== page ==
3) The inner editor is a quiet drunk.

I don’t drink as much as I used to but I’ve noticed a single shot of anything is enough to quiet that pesky inner editor. It’s the fastest and most efficient way to shut it up.

4) You get out what you put in.

If it were easy, every one would do it. Don’t expect it to be a road of rainbows or double rainbows. Writing is challenging. No matter how skilled you are, it’s always a challenge. Put the work in. You have to just like a workout routine. Put the work in for a great body, get a great body and a better quality of life. Put the work into your writing, become a better writer and produce more material. It’s a simple equation.

5) “What if?” is not an evil question.

I had an English teacher in the seventh grade who refused to answer a question if it started with the words “what if.” For a long time after that I grew up thinking that “what if” questions were some kind of bad. “What if” is the creator’s greatest question. Always ask, “what if?”

6) “There is no magic hand.” or “I’ll write that someday.”

No one else will do this for you. Even if you hire a ghostwriter, it won’t be your voice. It won’t be you. Only you can write your story. This “no magic hand” quote I often saw written by self-made millionaire, Amanda Hocking. She often says that she realized this shortly before she kicked her butt into high gear.

Also, I’ve been a firm supporter of the whole, “I’ll write that someday” or “I’ll finish the book one day.” Guess what? “One day” and “Someday” are not days of the week. Saying that means it will never get done. Set a date. Get ‘er done!

7) Everything you need is already inside of you.

Yes, I love traveling and exploring and being inspired. Who doesn’t want to be inspired? But what you need to write your story is really already inside of you. You don’t NEED anything else. You already have it. It’s called sorcery.

8) Writing is not a sprint or a race. It’s a marathon. Community counts.

In high school, I ran cross country and distance track. Like writing, running can be very solitary. After all, every run is usually about competing against your previous run. Being alone, training in the middle of the woods, I never felt alone. I had a team with me, scattered along the trail.

Writers have communities. Find yours. Even though you’re not competing with them, you need their support and encouragement. It’s a long journey. Let your team help you along the way. Let them help you across the finish line. Propel each other.

9) Education is priceless. Read all. Study all.

Okay. I did just say in a previous point that everything you need is inside of you, which is true. But I wished I would have paid more attention to the opportunities given to me through my education. Instead, I was always in a hurry to grow up and get out of school. Slow down. Stop and smell the roses. Literally. They are lovely. Absorb everything. Take it in.

10) Only other creators understand the creative process no amount of explaining will do.

I am cursed. Every day I walk into a day job where no one reads or writes. No one creates. No one understands. I didn’t think it would be possible to find this many book-haters in one place. But it exists. I work in a place of rigidity. Or rules, regulations and procedures. It’s a prison for me and I’m surrounded by enemies. I’m surrounded by people who mock the artsy or ignore us because “we’re weird.” Don’t waste your breath on these people.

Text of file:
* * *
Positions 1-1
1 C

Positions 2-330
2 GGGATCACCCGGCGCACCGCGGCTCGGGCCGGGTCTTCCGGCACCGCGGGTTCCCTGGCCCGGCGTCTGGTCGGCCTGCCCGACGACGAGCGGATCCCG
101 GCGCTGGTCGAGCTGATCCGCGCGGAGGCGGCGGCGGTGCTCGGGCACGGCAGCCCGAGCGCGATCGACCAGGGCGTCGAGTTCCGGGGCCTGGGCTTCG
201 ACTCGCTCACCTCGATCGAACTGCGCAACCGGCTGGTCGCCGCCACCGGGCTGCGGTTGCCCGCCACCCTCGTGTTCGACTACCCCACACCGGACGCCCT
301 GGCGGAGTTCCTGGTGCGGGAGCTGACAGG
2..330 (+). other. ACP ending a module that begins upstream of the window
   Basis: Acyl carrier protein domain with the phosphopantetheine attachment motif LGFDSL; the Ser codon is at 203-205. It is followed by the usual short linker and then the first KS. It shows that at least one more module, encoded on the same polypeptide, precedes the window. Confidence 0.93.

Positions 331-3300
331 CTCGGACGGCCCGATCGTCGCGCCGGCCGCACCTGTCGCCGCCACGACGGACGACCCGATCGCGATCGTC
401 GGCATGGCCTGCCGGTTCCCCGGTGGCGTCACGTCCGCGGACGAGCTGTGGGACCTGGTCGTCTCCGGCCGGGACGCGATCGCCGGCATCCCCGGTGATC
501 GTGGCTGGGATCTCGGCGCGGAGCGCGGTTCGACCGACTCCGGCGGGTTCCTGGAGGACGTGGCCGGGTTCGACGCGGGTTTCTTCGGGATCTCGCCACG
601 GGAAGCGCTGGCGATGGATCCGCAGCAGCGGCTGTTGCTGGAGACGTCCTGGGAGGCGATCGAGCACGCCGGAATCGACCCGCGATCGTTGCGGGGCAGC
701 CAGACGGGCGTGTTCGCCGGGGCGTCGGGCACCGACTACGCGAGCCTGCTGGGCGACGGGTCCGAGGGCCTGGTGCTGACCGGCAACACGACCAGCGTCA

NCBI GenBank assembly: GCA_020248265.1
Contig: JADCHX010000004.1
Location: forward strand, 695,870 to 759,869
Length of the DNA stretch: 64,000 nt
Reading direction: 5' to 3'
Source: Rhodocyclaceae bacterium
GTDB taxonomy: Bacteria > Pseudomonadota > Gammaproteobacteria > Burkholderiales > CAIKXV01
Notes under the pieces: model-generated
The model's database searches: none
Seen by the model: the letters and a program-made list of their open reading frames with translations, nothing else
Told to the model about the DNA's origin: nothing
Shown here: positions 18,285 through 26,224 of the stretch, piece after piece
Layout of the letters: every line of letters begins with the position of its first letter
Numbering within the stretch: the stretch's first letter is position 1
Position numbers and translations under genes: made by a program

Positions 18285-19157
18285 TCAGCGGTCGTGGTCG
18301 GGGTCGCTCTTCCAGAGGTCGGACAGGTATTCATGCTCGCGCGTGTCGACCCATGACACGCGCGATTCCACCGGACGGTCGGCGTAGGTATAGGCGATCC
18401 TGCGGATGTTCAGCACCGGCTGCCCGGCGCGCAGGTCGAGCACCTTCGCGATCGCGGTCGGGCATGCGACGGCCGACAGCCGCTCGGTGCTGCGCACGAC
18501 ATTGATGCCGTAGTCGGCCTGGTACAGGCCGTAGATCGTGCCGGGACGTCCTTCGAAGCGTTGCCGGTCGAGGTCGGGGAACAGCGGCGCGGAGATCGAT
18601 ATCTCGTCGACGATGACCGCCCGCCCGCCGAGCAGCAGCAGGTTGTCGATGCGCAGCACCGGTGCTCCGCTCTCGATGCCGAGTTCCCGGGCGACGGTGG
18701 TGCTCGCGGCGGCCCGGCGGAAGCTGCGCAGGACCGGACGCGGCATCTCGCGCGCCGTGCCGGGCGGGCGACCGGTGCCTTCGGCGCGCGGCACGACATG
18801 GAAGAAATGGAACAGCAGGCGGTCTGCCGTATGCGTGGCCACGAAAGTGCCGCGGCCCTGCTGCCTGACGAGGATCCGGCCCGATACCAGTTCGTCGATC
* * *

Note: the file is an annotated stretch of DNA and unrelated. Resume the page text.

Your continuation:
“Work hard in silence. Let your success be your noise.” -Frank Ocean.

Happy creating!

Blog Art from Dreamstime.

The Pre-Writing Ritual: The Work Before Work

Hello readers! Today is the first day of my self-imposed NaNoWriMo blog challenge for the July camp of 2018. If you follow my blog for topics other than writing, don’t worry. I will be posting about minimalism and travel throughout the month. However, for today’s first post I want to focus on the pre-writing ritual. Personally. I don’t have a pre-writing ritual that I do every day. I do have a pre-NaNoWriMo ritual.

For those of you competing in NaNoWriMo this time around, you may have already started, or you may be procrastinating, or you might be taking part in your pre-writing ritual as you read this. Whatever the case may be, I would love for you to share what your ritual is in the comments below.

What is a Pre-Writing Ritual?

As human beings we can be very superstitious. By nature, we are ritualistic. Perhaps we wear the same socks or racing flats for every cross-country race? Maybe there’s lucky underwear involved or a lucky hat we wear when we sit down to write our academic essays? I for one have never had a pre-writing ritual. However, with NaNoWriMo it’s a different story. Being that NaNoWriMo is a whole month and I try to focus most of my spare energy towards it, I don’t like to spend a lot of time paying bills, cleaning and cooking. You know those daily chores that tend to add up?

I have a pre-NaNoWriMo ritual. Whether you started your NaNoWriMo challenge today, are waiting until tonight or next weekend, it’s still not too late to complete your ritual.

My ritual usually lasts the whole day. Luckily this month’s challenge started on a Sunday. I was on the NaNoWriMo forums yesterday and saw some other writers talking about their pre-writing rituals and what they did to get ready for the month ahead.

Suggestions from Others

Some of the ideas I got from other writers included logging out of Netflix and Hulu, Facebook, and other social media accounts. Some of you may think what’s the big deal? If you wanna get on, just log back in… So many of those programs and social media platforms keep us logged in so we forget our password. Manually logging back to succumb to hours of procrastination and wasted time becomes a chore when you’ve forgotten your password. Fail too many times and your account becomes locked.  That turns into logging into your email before the “reset” link expires… it’s not worth that much trouble to not write. And trust me, writers spend a lot of time avoiding writing. (Non-writers don’t understand that).